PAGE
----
There are major debates today concerning the identity of Confucianism, who represents Confucianism, and its relationship to government in China. While Legalism as an explicitly accepted idea has gone by the wayside—no one wants to call oneself a Legalist—Confucianism very much enjoys pride of place. It has been associated with Chinese culture more generally, and so discussions and debates concerning Confucianism are often actually discussions and debates surrounding the nature of what it is to be uniquely Chinese, as opposed to simply copying Western ways of governing or engaging in social action. Legalism does not have this cultural cachet, for a number of reasons based in the long history of China. As mentioned above, Legalism was positioned as the villain early on, after the rise of the Han, which became the first truly successful, large-scale, and long-lived imperial dynasty of Chinese history. Confucianism also solidified its association with the native and culturally Chinese with the long history of Buddhism in China. Confucianism was often used as a counterbalance to Buddhism, and an alternative to Buddhism, which originated in South Asia. Thus Confucianism became associated with purely Chinese tradition, and many different kinds of people, with very different ideas, have claimed Confucianism for themselves (a situation no different than that of any major religion or philosophical movement). This is still the case today in China (and elsewhere in east Asia). 

As far as the place of all of this in modern China—I think individualism may be growing to some extent (though it looks in some ways different than Western individualism), and I personally don’t think this is altogether a good thing, or that it corresponds to a Zhuangist view. The Zhuangist is not really as friendly to individualism as we sometimes think. While the Zhuangist view does reject the notion of the self being chained to the human community narrowly, it also rejects the notion of the self being restricted to the individual and chained to the wants and perspectives of the narrow individual. It rejects the very notion of the self as a stable and separable and autonomous thing, and understands it as something that ultimately limits us, whether construed communally or otherwise. For the Confucian, self is an unavoidable fact, and it is the human community that constitutes the self. For the Zhuangist, the self is a conventional construction that sometimes helps us and sometimes hurts us, and thus we need to know when to use it and when to set it aside. To reject the Confucian view doesn’t then leave us in a position where we adopt a kind of Western “autonomous self” view. Zhuangists would reject this as well. In fact, they would probably see it as even worse than the Confucian view. A self chained to its own narrow desires is just as bad as a self chained to the will of the community—it is a self chained either way.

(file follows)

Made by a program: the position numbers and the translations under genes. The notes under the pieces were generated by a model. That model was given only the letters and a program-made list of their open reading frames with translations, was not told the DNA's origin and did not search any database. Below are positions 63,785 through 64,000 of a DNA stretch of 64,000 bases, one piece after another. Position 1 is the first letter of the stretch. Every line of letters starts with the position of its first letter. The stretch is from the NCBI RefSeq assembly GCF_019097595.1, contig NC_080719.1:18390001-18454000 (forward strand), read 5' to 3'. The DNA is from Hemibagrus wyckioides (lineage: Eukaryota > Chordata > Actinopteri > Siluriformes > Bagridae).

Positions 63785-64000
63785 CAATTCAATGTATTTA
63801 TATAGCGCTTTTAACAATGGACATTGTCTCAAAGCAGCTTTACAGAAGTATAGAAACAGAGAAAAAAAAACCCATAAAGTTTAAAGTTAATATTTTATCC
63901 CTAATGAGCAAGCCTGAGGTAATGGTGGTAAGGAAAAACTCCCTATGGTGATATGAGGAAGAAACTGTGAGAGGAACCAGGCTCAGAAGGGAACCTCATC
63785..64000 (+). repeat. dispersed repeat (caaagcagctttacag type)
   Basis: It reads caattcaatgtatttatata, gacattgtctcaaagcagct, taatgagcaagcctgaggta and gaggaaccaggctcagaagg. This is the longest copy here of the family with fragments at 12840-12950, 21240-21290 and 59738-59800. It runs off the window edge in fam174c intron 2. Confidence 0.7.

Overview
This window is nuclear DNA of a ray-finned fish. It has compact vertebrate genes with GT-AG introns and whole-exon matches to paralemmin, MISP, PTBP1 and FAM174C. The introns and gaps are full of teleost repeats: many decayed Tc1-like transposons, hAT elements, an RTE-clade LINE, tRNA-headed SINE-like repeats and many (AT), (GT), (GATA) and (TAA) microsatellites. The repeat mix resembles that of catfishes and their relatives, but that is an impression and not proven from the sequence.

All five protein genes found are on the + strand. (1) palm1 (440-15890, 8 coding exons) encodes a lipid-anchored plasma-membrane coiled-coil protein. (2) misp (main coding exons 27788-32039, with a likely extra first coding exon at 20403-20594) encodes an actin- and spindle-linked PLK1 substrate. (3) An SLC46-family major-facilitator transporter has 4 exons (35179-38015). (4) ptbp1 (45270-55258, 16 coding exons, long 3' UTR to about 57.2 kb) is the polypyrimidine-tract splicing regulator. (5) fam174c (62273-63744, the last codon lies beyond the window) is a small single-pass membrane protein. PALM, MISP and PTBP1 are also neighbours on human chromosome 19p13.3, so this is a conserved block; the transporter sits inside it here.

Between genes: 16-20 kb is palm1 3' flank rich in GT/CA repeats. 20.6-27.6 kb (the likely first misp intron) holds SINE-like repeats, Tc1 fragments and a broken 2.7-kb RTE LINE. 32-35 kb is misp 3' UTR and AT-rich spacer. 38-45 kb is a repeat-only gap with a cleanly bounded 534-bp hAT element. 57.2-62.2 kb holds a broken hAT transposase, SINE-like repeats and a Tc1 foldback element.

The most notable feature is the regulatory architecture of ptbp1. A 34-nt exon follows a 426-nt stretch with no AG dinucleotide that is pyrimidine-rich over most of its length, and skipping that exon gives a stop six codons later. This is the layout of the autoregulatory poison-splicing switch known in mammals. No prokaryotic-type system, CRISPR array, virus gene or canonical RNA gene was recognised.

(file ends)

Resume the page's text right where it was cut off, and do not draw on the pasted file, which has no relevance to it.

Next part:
What the Zhuangist would suggest is to encounter the world in a way that is not constrained by the notion of self, either communal or individual, and thus allowing us to interact with the world on its terms, rather than those imposed by whatever kind of self we choose to construct. So the development of Western-style individualism in China doesn’t really represent a turn toward Zhuangzi, but rather a turn from one way of thinking Zhuangzi would see as problematic to another way of thinking Zhuangzi would see as problematic. It’s true that one can find criticism of the Confucian communalist conception of the person in the Zhuangzi, but we sometimes think that if Zhuangzi is criticizing communalism, then he must be endorsing individualism. He’s not—he’s got criticisms for that too. If we have to think of what Zhuangzi is criticizing as any kind of ism concerning the self, it’s “selfism”, being constrained by a particular rigid notion of the self, whether communal or individual, and thus being rigid and unable to grow, to change, to transform along with the world as it transforms. The ideal Zhuangist will be one who is sometimes communal, sometimes individual, and sometimes no self at all—just a flittering experience of floating on the wind like the famous butterfly at the end of Chapter Two of the Zhuangzi. 

3:16:  You argue that early Chinese philosophy is interested in theories of truth, and that there are different theories. Can you say something about these are how do they compare and contrast with theories emerging out of different philosophical traditions, such as the ones found in the Christian west, Arabic Islam or contemporary Anglo/American traditions?